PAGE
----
Glutathione depletion and recovery after acute ethanol administration in the aging mouse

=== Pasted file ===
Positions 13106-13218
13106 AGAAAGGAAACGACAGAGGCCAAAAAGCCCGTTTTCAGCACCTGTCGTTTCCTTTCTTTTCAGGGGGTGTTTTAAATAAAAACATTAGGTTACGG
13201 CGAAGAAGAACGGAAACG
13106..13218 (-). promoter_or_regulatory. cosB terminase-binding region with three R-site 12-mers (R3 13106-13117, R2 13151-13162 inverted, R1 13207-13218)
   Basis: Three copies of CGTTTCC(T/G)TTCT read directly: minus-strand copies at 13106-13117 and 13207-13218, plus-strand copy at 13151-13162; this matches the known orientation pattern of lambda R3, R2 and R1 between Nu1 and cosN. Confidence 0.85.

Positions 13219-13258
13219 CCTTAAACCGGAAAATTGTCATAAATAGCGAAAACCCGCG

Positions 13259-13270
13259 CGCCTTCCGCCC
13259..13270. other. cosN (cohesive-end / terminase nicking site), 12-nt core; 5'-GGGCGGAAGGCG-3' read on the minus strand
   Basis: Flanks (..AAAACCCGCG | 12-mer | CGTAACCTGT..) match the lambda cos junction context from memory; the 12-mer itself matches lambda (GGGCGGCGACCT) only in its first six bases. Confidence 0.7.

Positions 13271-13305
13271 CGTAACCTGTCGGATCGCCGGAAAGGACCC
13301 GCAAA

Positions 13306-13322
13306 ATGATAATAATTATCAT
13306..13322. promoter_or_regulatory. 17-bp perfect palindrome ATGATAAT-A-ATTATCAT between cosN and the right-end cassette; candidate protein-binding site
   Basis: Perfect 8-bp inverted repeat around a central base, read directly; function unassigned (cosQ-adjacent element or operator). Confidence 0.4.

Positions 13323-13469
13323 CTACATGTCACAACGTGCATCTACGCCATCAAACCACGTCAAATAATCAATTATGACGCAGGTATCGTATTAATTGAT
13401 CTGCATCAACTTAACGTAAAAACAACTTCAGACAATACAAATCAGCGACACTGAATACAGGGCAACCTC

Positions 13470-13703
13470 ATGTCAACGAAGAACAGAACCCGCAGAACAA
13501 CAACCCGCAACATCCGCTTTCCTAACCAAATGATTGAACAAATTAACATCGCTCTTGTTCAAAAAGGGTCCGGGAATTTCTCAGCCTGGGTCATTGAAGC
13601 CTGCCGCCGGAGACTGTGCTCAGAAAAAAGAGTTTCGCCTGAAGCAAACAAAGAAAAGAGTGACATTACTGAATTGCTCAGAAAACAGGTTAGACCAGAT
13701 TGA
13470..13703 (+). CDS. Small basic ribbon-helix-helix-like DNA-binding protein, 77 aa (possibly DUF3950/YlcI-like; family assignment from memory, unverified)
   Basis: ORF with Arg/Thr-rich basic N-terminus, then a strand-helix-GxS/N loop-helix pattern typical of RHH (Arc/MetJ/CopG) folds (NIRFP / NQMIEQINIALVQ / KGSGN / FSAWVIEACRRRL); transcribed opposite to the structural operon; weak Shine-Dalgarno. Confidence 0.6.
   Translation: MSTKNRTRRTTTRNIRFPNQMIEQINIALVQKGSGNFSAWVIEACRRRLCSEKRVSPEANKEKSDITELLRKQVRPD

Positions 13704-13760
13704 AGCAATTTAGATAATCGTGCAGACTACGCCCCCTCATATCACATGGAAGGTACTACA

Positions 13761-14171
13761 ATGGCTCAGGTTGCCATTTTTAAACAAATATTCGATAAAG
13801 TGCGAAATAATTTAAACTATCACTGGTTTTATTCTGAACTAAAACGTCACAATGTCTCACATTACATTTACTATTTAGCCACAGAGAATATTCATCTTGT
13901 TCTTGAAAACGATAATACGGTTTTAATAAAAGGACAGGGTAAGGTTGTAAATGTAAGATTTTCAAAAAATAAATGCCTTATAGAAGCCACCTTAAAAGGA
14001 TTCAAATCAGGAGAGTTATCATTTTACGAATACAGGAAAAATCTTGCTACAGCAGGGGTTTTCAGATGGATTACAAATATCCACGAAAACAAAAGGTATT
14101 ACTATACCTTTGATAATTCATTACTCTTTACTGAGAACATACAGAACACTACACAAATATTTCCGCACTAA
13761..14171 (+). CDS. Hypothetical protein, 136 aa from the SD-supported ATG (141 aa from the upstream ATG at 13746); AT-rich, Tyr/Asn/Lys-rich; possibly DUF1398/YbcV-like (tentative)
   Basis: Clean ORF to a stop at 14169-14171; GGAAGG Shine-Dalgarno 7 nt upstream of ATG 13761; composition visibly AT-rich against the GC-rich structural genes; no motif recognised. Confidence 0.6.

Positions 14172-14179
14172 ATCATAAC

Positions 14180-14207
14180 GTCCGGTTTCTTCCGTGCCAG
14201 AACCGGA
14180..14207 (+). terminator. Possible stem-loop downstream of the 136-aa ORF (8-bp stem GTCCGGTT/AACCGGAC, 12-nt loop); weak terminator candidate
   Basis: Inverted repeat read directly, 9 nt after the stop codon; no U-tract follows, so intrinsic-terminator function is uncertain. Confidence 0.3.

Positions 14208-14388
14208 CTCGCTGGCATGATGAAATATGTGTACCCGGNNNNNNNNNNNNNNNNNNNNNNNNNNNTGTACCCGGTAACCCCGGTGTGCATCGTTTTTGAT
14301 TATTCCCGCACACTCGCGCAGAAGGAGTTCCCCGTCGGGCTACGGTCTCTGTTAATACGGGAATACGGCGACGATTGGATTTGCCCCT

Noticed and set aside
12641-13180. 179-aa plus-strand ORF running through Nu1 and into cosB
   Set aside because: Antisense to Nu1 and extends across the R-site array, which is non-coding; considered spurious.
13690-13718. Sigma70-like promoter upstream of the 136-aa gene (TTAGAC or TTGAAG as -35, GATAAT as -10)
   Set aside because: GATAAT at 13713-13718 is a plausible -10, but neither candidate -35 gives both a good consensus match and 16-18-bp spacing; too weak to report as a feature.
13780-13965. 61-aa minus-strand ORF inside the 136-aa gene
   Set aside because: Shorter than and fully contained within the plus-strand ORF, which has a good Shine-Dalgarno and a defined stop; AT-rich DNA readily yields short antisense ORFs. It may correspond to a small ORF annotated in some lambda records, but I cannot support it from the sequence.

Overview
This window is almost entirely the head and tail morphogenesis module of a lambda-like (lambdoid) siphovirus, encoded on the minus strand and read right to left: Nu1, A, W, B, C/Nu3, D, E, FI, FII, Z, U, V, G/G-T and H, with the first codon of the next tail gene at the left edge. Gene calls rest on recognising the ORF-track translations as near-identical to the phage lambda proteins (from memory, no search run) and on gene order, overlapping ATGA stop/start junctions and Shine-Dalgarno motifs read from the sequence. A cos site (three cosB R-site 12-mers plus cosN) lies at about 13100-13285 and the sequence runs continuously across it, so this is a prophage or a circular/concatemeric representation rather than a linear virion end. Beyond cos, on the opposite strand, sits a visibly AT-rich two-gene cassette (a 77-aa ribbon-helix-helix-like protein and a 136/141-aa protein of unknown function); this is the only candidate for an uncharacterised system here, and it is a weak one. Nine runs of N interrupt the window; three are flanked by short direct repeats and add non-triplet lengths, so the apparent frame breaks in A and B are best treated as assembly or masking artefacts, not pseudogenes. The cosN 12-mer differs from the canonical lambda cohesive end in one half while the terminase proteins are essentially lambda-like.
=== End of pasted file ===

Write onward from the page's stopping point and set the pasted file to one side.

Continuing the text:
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Glutathione (GSH) plays an important role in the detoxification of ethanol (EtOH) and acute EtOH administration leads to GSH depletion in the liver and other tissues. Aging is also associated with a progressive decline in GSH levels and impairment in GSH biosynthesis in many tissues. Thus, the present study was designed to examine the effects of aging on EtOH-induced depletion and recovery of GSH in different tissues of the C57Bl/6NNIA mouse. EtOH (2-5 g/kg) or saline was administered i.p. to mice of ages 6 months (young), 12 months (mature), and 24 months (old); and GSH and cyst(e)ine concentrations were measured 0-24 h thereafter. EtOH administration (5 g/kg) depleted hepatic GSH levels >50% by 6 h in all animals. By 24 h, levels remained low in both young and old mice, but recovered to baseline levels in mature mice. At 6 h, the decrease in hepatic GSH was dose-dependent up to 3 g/kg EtOH, but not at higher doses. The extent of depletion at the 3 g/kg dose was dependent upon age, with old mice demonstrating significantly lower GSH levels than mature mice (P < 0.001). Altogether these results indicate that aging was associated with a greater degree of EtOH and fasting-induced GSH depletion and subsequent impaired recovery in liver. An impaired ability to recover was also observed in young animals. Further studies are required to determine if an inability to recover from GSH depletion by EtOH is associated with enhanced toxicity.

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